A liquid biopsy-based multicancer early detection (MCED) test could detect 12 types of cancers, including low DNA-shedding cancers and early-stage cancers, according to data from a retrospective study presented at the AACR Annual Meeting 2023, held recently in Orlando, Florida.
“Detection of cancer in early stages through screening programs has been demonstrated to save lives. However, only a few cancer types have screenings available today, and the majority of cancer deaths are from cancers for which there are no screening methods,” said presenter Ben Ho Park, MD, PhD, Benjamin F. Byrd Jr. Professor of Oncology, director of the Vanderbilt-Ingram Cancer Center, and professor of Medicine in the Division of Hematology and Oncology at Vanderbilt University Medical Center.
Blood-based MCED tests are under development for the early detection of multiple cancer types in the same blood sample. However, detection of early-stage disease and cancers that shed small amounts of cfDNA into the blood is still challenging. “To achieve the greatest impact on patient outcomes, MCED tests will need to demonstrate strong detection of early-stage cancers and the ability to detect a wide range of cancers,” Park added.
Aberrant DNA methylation is a key driver of cancer development, Park explained. “Different methylation patterns exist between cancerous and non-cancerous cells. In addition, there are shared methylation patterns across cancer types, as well as differentially methylated regions that are tissue specific. Therefore, MCED approaches based on methylation are suitable to both detect cancer and predict the tissue of origin of that cancer,” Park said.
Park and colleagues are evaluating a novel genome-wide methylome enrichment platform that captures methylated cell-free DNA (cfDNA) molecules circulating in the bloodstream without chemical or enzymatic treatment, enabling sequencing of the whole methylome without the need to sequence the whole genome, thus making it cost-effective and preserving the quality of the cfDNA.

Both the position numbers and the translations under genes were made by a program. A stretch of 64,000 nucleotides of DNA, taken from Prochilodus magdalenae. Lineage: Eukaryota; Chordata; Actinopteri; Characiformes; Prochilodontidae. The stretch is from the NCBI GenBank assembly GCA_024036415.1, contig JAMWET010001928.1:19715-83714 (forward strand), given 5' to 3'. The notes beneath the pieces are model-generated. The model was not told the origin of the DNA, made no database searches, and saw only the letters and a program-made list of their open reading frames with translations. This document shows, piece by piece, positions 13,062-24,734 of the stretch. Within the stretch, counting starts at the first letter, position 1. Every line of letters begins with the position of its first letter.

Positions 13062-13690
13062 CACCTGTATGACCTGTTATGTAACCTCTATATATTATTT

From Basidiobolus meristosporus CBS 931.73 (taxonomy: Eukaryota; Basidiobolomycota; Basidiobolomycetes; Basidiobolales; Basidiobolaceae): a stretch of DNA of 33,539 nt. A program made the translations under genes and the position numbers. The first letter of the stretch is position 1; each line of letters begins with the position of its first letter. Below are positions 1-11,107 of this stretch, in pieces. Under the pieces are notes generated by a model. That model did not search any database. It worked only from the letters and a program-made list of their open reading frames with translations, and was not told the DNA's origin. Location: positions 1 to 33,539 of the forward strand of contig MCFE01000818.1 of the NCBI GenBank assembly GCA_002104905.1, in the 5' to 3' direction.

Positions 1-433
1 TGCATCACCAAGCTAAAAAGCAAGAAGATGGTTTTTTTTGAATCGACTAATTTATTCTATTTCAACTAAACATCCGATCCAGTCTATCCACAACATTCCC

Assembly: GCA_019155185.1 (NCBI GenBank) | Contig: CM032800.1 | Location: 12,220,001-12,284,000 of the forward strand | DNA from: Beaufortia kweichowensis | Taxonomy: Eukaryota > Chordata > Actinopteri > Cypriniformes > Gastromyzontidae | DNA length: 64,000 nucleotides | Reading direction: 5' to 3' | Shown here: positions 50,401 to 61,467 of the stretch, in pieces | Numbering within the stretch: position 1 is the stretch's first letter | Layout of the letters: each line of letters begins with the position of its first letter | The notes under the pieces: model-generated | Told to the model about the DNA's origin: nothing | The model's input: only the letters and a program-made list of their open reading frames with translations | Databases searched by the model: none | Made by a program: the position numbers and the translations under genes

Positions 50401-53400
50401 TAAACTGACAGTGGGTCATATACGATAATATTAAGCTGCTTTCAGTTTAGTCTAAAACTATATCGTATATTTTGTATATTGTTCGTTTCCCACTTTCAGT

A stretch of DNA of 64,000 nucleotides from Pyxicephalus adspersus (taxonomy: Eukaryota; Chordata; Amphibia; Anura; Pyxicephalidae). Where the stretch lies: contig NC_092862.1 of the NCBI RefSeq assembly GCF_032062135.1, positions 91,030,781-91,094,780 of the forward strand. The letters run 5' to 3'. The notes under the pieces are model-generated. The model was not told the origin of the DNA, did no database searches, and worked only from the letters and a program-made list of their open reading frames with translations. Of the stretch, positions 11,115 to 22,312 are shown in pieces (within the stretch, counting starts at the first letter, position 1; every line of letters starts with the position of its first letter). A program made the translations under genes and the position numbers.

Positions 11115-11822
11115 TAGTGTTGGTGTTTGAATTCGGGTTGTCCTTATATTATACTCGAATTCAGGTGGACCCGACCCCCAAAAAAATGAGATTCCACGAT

The authors conducted a retrospective case-control study to assess the ability of this platform to detect 12 cancer types in a cohort of approximately 4,000 people that included individuals with newly diagnosed, treatment-naïve cancer and age- and gender-matched non-cancer controls. Approximately 50% of the cancer cases were early stage (stages 1 and 2). For this initial analysis, the researchers reported findings from cross-validation within a subset of 1,903 samples in the training cohort to assess the performance of a machine learning algorithm designed to distinguish cases from controls, using 80% and 20% of the samples for training and testing, respectively.
Performance was assessed by a measure called the area under the curve (AUC), which estimated how accurately the test was able to differentiate cancer from non-cancer, with a score of 1 representing perfect discrimination.
In this initial development study, the test could detect cancer with an AUC of 0.94 for all cancer types and stages. Notably, the performance of the MCED platform to distinguish stage 1 and 2 cancers from controls remained high, with an AUC of 0.92 and 0.95, respectively.
The AUCs for detection of individual cancer types ranged from 0.89 to 0.99. Performance was also high for low-shedding cancers (including bladder, breast, renal, prostate and endometrial cancer), which, combined, were distinguished with an AUC of 0.91.
“This platform allowed for a higher signal-to-noise ratio and led to increased performance in the more challenging applications where the cfDNA burden is the lowest. Cancers that shed a high amount of cfDNA had the best performance, but even cancers that are typically difficult to detect with cfDNA assays were detected with high performance in this interim readout,” Park said. “At this early stage in development, the robust detection of early-stage and low-shedding cancers with this genome-wide methylome enrichment platform is very promising.”
According to the author, the key limitation of this study is that it utilized samples obtained from multiple biobanks. “There may be some confounding factors by biobank or population that may limit the performance of the test in this study,” said Park. He also pointed out that this is an early development study, and additional studies will be needed to confirm these findings and before the blood test is ready for use in a clinical setting.
In addition, the performance of the platform was evaluated retrospectively in individuals with newly diagnosed cancer and matched non-cancer controls. “The findings will need to be validated in prospective studies,” Park said.